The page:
KNOXVILLE, Tenn. (WATE) — If planting trees is a passion or a potential project for a group-building effort, the state is offering grants to promote forestry growth for riparian tree planting projects. We’re sharing 6 Things to Know about the grants and biodiversity.
Before we get into what a riparian zone is and why it matters, it’s important to note that the grant program is through the Tennessee Department of Agriculture’s Division of Forestry – through which the tree seedlings must be purchased. Grant proposals can be submitted through the Tennessee Wildlife Resources Agency.
How much are the grants?
Five grants, at $500 each, are available for each of TWRA’s four regional Aquatic Habitat Protection projects (a total of $2,500 per region). The funds will be obligated as grants, so the grantee must have a nonprofit tax number. The projects are to be completed, the money spent, and a report submitted by June 30, 2022. In order to meet this deadline, TWRA will accept proposals through Friday, Dec. 3, 2021
Who can get a grant?
TWRA says the availability of grant dollars to assist cities, schools, community organizations, civic groups, watershed organizations, and conservation groups, etc., with riparian tree planting projects.
What is needed for grant proposals?
Grant proposals should include the applicant organization’s name, tax ID number, address, phone, and name of a contact person authorized to enter into a contractual agreement on behalf of the organization. The proposal should also include the name of the stream, county or counties involved, and the project area and description.
What is a riparian zone?
According to the Tennessee Urban Riparian Buffer Handbook, riparian zones – areas where water meets land – are ideal for planting riparian buffers like trees, shrubs, grass or other vegetation along streams or waterways that help to control erosion and filter water. In addition to protecting water and soil, riparian tree and plant buffers provide important habitat for aquatic and upland wildlife and also fish habitat.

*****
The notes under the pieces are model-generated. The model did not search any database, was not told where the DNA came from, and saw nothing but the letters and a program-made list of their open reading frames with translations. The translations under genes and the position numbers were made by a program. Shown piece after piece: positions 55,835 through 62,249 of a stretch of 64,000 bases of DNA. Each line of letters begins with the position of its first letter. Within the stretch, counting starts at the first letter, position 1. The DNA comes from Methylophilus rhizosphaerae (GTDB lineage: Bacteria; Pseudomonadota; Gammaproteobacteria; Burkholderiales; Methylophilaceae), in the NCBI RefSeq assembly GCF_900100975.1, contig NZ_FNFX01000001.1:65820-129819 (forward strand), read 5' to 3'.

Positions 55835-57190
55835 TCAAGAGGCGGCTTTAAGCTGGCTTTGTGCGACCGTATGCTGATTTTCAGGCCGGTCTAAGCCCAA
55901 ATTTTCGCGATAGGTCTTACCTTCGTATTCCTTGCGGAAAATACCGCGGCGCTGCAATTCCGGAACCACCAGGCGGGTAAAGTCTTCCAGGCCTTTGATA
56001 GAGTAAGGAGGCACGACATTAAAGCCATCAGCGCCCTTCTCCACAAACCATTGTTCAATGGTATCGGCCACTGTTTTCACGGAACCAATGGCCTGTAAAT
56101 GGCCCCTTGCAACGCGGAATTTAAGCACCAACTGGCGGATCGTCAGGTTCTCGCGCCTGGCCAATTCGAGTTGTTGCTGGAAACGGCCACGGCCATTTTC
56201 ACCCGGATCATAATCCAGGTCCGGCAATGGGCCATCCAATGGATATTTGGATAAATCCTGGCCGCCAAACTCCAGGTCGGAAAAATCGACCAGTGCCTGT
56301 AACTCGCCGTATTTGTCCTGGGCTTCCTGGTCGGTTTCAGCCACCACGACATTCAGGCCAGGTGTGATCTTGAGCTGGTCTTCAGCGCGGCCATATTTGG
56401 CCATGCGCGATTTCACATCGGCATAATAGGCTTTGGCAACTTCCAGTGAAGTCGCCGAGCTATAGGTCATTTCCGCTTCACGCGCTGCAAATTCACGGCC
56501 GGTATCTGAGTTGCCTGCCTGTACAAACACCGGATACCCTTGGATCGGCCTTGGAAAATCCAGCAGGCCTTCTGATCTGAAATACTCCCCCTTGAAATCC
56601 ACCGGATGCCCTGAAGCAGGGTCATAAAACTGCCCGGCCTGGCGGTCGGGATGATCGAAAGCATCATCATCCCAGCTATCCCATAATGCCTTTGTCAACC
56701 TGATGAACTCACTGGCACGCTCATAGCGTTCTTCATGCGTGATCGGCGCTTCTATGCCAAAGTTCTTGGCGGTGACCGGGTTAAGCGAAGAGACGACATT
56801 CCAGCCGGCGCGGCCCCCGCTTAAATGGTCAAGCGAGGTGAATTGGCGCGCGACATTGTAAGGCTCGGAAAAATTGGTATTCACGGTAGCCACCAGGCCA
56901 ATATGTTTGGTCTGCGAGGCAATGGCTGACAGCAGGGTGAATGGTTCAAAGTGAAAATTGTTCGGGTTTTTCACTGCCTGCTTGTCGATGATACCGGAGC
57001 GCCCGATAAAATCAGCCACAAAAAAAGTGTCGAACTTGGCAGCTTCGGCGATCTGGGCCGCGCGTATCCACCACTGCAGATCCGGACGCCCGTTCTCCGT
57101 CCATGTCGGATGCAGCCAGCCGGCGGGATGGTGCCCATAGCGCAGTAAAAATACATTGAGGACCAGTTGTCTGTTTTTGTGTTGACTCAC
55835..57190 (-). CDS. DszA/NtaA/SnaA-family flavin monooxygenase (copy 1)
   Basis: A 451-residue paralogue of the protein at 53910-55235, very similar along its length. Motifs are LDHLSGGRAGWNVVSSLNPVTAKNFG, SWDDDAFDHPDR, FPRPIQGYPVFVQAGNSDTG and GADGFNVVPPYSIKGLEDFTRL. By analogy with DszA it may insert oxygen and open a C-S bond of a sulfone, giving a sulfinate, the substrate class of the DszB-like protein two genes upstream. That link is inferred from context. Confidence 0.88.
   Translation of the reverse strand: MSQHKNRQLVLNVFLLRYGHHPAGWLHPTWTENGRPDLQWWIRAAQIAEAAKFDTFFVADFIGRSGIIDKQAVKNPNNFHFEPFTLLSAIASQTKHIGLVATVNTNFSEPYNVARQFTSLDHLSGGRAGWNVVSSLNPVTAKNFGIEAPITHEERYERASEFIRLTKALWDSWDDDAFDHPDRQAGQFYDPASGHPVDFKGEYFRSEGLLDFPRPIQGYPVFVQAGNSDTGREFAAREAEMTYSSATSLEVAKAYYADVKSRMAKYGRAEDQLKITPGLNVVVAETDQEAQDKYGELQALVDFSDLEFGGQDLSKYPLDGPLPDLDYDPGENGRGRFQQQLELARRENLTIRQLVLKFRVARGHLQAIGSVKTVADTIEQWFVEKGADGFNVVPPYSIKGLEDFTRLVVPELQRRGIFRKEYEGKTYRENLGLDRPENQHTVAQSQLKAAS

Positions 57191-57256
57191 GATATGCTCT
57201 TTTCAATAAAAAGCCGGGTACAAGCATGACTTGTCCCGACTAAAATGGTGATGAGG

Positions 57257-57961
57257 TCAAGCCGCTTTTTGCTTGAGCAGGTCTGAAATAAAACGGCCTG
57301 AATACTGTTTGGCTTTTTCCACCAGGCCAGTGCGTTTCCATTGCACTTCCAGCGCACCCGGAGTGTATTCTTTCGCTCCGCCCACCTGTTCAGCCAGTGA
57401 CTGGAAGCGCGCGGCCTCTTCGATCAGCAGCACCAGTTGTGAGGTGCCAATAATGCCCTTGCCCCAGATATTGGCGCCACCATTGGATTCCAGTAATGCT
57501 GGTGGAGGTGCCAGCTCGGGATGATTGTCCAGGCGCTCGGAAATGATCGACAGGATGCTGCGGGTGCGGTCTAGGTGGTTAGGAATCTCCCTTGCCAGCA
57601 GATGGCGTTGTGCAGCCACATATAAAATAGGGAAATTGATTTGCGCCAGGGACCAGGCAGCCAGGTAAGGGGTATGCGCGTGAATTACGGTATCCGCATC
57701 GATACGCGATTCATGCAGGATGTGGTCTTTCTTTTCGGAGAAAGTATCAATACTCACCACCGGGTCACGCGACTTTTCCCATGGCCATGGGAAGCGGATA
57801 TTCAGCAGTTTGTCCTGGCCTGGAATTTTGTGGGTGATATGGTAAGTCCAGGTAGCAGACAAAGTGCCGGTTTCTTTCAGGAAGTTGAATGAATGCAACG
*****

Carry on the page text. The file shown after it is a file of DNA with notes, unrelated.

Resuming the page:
The word “riparian” is derived from the Latin term, “ripa,” which means bank.
Last month, Division of Forestry officials said planting more trees in Tennessee is essential for biodiversity and for flood zones.
“We’re going to get those trees we desperately need for wildlife, for biodiversity when were talking about flood zones, flood mitigation,” Nathan Hoover with Tennessee Department of Agriculture’s forestry division, said.
When is tree planting season in Tennessee?
Tree planting season in Tennessee is December through March.
How do I find out more information?
Contact Della Sawyers at (615) 781-6577 or by e-mail at Della.Sawyers@tn.gov with any questions. For additional information, interested persons or groups may also contact a regional Aquatic Habitat Protection biologist at the TWRA office below: